If you read, you'll find references in most IT publications describingMicrosoft Windows 95/98, in all its versions, as being insecure. One of thereasons for this is that the operating system has no ability to discriminatebetween system administrators and general end users. Many other desktopoperating systems have this same shortcoming. Anyone who uses one of thesecomputers can change its security environment and can, in fact, turn securityoff. A few users in an enterprise deciding to turn off security can open thenetwork to attack in some cases. Of course, these operating systems also havemany other security weaknesses, even when security is turned on.

Key Point

Availability means ensuring that the data can be accessed by all authorizedpeople.

Authorization should extend well beyond discriminating between systemadministrators and general end users. In a well-secured computer system, eachuser is assigned a series of corporate roles, typically by the Human Resourcesdepartment, based on his or her job description. The computers determine exactlywhat each user is allowed to do, using those roles. This "role-basedauthorization" allows even system administrators to be limited in theircontrol of the computers. This is frequently used to stop the otherwise powerfuladministrators from turning off security or auditing and, thus, providingthemselves with unreasonable and undetectable power over their employers.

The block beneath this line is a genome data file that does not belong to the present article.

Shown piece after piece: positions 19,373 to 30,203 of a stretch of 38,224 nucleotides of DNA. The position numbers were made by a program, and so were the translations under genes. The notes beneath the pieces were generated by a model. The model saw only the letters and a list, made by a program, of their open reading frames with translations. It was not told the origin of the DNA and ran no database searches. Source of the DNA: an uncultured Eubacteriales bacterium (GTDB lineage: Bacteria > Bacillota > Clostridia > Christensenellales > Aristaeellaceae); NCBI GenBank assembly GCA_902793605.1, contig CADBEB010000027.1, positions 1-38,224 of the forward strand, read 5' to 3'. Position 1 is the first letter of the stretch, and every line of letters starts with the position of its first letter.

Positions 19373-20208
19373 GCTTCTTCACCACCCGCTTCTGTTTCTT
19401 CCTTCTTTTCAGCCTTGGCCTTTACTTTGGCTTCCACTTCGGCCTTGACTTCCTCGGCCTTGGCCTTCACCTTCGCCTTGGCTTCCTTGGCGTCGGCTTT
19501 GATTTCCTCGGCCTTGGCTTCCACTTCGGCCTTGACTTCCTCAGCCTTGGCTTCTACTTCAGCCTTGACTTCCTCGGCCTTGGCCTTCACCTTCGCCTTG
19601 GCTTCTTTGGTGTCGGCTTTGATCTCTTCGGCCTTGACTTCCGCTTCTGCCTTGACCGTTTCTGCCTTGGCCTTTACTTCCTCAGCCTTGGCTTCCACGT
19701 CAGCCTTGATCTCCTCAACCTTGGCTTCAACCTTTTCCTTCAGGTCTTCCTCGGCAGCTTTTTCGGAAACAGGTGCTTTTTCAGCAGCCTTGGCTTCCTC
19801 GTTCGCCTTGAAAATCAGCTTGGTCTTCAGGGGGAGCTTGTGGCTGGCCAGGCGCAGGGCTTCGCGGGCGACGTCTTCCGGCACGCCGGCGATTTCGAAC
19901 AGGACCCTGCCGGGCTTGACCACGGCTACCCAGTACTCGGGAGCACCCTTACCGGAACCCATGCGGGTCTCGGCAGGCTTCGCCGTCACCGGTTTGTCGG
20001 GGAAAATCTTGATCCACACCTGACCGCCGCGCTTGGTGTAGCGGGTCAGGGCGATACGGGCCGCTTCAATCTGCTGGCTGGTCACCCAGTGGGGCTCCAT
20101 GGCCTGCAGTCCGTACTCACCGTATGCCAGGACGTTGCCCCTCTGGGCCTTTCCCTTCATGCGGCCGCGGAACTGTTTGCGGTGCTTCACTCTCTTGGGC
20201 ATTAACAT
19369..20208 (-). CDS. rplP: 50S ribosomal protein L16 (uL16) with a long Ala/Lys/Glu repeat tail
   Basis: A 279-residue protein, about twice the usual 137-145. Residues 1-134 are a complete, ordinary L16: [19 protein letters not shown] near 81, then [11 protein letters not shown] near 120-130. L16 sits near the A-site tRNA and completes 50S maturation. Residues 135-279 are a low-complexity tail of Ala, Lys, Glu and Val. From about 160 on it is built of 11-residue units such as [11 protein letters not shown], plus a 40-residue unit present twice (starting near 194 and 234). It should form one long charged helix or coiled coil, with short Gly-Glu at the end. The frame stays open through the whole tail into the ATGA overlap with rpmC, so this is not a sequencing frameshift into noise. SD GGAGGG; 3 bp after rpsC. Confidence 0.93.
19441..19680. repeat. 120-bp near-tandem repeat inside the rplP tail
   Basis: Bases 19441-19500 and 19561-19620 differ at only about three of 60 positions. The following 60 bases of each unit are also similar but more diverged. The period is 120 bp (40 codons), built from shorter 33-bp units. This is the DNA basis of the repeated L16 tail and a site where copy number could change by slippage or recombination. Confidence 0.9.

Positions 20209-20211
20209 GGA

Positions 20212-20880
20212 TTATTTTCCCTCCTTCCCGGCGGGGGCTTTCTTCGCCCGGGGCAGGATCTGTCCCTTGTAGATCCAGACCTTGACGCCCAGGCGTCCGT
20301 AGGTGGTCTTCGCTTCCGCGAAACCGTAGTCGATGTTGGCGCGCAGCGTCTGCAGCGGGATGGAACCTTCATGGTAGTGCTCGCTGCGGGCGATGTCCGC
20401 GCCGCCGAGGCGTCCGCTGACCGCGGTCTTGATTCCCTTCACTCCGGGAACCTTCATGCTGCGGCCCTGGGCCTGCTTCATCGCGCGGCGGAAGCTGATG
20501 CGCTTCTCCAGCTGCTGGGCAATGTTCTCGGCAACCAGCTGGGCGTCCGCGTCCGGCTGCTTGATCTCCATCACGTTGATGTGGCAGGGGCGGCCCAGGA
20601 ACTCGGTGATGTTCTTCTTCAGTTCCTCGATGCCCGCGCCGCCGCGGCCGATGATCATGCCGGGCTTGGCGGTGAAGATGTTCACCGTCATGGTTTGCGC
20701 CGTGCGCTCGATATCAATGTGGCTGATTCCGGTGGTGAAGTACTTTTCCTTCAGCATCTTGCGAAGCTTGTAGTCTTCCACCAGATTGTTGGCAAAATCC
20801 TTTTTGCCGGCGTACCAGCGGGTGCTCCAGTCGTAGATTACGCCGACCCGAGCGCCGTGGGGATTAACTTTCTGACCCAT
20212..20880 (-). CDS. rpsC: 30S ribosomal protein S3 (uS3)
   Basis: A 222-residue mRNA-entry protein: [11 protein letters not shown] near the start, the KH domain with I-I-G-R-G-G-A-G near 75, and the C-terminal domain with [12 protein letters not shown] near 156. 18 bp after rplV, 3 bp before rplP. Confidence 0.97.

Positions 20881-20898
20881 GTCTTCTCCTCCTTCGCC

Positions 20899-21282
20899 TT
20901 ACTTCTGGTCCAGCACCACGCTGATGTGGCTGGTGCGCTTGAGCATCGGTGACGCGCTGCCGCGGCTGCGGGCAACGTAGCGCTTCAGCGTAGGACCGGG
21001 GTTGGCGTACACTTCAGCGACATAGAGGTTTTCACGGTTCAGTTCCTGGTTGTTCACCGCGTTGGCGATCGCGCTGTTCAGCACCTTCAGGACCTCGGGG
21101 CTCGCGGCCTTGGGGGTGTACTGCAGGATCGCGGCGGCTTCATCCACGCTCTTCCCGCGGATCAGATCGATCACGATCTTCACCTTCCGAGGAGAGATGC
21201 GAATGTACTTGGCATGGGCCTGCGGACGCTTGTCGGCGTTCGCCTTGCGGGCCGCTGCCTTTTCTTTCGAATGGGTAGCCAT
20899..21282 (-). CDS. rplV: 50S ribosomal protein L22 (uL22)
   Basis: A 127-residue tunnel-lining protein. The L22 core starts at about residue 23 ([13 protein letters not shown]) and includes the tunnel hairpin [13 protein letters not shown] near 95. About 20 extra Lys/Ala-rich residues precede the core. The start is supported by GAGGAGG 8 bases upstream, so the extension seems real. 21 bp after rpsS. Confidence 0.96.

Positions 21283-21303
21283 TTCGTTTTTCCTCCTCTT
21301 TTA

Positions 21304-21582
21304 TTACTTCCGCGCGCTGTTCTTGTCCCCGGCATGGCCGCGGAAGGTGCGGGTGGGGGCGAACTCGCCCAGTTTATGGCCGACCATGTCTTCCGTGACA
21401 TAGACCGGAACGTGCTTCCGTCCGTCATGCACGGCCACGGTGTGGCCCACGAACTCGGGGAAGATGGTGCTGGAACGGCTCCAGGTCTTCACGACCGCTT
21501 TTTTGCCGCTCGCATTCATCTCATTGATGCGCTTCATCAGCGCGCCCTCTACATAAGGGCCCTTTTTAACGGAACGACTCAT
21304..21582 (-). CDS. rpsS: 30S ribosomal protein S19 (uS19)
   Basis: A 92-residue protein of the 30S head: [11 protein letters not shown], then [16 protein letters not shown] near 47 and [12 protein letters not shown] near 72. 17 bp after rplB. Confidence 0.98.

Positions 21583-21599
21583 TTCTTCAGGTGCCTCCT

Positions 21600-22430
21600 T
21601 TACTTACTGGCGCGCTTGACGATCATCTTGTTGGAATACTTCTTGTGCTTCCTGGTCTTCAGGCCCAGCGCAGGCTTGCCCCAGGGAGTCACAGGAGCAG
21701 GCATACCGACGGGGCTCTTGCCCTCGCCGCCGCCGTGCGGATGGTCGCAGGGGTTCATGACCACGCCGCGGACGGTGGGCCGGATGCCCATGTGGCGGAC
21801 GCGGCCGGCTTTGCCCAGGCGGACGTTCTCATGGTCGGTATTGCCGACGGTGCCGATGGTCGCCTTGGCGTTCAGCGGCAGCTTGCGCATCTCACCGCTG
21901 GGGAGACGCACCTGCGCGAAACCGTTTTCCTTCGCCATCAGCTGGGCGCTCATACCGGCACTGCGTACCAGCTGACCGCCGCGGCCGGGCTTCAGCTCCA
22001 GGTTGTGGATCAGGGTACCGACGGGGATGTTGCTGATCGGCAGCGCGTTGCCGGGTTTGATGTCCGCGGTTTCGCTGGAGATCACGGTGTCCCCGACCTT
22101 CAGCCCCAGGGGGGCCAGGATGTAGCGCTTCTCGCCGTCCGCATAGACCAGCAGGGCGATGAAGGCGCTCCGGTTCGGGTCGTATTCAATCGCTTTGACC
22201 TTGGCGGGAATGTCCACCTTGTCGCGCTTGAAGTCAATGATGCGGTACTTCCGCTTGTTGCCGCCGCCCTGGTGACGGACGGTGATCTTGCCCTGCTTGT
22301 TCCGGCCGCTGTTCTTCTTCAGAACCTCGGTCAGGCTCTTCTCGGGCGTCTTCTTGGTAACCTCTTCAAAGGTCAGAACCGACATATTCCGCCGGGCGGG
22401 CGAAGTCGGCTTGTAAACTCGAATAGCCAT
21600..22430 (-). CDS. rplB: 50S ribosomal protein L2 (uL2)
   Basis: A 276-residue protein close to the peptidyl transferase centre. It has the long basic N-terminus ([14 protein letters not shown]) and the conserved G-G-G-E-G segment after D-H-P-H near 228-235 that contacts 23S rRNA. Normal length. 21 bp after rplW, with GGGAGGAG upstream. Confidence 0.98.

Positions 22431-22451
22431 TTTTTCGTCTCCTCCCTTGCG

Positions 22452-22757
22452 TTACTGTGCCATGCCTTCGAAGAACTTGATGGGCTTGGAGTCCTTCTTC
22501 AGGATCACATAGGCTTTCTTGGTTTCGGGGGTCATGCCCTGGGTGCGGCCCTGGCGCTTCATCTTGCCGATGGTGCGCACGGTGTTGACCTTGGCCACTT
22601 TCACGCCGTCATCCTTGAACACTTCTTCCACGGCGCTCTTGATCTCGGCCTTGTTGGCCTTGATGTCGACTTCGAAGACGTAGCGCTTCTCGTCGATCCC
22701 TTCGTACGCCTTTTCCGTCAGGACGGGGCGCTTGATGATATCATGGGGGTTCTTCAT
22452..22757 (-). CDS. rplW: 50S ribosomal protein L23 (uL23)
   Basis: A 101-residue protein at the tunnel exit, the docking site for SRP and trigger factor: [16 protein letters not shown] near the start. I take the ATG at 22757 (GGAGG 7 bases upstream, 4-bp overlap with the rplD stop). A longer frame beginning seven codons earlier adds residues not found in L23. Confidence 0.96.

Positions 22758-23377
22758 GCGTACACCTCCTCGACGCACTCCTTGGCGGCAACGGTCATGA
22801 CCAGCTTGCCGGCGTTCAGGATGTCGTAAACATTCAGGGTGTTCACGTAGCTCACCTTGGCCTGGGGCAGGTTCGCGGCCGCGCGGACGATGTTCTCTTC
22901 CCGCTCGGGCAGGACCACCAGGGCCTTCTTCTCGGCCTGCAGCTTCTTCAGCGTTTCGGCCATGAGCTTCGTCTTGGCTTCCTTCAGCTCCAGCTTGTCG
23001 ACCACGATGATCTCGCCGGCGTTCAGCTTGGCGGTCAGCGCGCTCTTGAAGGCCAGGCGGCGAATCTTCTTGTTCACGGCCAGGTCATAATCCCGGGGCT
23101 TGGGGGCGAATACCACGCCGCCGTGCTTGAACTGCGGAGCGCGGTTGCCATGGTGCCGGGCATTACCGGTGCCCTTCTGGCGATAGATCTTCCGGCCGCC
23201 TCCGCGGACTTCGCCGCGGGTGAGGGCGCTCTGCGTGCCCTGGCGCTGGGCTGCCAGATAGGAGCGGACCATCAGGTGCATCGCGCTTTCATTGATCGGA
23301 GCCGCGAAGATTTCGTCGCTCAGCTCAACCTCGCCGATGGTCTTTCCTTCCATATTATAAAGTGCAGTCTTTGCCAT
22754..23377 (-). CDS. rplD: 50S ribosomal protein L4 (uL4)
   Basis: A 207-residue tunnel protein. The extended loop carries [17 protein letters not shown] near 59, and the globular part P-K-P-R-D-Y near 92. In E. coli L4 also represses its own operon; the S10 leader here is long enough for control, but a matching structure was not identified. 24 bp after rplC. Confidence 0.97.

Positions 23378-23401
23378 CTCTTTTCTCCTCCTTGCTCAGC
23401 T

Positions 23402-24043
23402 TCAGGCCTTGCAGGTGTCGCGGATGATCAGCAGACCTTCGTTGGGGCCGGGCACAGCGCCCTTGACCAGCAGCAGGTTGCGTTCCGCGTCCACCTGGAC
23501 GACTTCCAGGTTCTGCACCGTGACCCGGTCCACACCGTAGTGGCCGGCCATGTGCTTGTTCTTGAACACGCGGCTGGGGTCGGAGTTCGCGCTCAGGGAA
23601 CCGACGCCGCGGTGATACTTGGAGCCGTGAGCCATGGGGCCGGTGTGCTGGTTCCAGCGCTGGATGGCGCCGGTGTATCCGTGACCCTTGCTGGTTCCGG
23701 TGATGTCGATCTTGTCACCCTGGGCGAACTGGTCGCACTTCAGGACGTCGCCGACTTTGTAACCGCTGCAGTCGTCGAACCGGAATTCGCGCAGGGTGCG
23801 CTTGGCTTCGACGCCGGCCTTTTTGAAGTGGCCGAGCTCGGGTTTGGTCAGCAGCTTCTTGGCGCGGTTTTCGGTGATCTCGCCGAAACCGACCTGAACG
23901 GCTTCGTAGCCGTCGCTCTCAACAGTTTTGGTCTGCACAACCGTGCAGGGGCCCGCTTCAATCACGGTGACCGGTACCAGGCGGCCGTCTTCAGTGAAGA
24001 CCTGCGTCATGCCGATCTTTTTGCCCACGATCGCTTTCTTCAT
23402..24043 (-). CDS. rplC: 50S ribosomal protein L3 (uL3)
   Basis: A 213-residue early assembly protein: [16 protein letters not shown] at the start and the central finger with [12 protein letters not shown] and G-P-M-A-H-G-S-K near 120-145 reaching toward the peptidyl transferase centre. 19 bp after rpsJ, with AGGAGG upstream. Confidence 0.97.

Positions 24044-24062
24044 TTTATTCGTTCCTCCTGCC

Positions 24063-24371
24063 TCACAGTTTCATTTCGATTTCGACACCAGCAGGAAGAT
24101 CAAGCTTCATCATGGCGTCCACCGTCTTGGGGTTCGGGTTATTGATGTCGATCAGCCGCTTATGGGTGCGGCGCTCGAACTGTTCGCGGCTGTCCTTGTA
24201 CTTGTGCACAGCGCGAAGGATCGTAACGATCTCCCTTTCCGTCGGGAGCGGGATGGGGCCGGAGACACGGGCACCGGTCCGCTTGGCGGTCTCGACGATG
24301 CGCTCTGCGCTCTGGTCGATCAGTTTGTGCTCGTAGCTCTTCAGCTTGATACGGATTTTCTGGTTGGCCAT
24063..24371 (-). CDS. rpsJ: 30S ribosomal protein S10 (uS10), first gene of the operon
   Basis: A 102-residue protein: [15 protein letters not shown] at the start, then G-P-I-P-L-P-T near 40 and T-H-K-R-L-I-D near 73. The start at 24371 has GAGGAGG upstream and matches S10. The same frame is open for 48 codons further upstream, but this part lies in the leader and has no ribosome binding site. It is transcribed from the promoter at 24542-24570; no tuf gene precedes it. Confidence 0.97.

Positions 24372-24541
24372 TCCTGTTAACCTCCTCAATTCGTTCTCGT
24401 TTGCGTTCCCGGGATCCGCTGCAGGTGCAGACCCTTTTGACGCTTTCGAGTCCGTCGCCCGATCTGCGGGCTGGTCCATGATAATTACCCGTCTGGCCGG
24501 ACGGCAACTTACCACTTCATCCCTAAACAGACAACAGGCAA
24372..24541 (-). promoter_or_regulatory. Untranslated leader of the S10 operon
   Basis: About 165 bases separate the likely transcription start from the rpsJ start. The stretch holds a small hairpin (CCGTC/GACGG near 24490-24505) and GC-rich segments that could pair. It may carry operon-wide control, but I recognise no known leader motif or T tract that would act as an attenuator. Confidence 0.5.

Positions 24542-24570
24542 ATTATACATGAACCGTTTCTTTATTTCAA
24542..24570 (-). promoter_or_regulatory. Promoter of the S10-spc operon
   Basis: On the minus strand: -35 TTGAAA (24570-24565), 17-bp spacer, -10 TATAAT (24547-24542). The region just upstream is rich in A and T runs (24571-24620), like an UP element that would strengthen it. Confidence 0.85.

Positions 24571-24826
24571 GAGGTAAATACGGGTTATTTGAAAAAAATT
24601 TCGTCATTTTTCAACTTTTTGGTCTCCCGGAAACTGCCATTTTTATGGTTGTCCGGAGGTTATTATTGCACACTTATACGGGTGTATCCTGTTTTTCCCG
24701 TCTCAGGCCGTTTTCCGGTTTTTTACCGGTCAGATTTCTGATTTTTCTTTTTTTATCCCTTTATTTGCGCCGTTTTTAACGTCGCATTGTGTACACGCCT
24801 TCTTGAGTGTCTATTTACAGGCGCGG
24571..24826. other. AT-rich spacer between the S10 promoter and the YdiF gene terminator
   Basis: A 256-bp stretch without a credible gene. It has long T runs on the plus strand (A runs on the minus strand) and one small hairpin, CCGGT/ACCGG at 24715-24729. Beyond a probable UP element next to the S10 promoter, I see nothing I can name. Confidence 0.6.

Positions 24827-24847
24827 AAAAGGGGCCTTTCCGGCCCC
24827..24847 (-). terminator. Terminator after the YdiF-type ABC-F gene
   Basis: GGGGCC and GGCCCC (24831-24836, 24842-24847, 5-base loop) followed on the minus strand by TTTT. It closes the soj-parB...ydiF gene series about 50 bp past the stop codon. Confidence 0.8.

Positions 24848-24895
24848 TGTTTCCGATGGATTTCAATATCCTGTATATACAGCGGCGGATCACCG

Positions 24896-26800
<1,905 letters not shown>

In the Internet world, availability has also taken on an expanded meaning.One of the most common forms of security problem for Internet applications isthe "denial of service" (DoS) attack. This is a focused attempt by acyberattacker to make a computer system and its data unavailable. This can bedone in two ways. First, the attacker may try to damage the target computer orsome network component on which the computer depends. Second, the attacker maysimply send so many messages to the target computer that it cannot possiblyprocess them all. Other people attempting to use that computer for legitimatepurposes find that the computer is too busy to service them.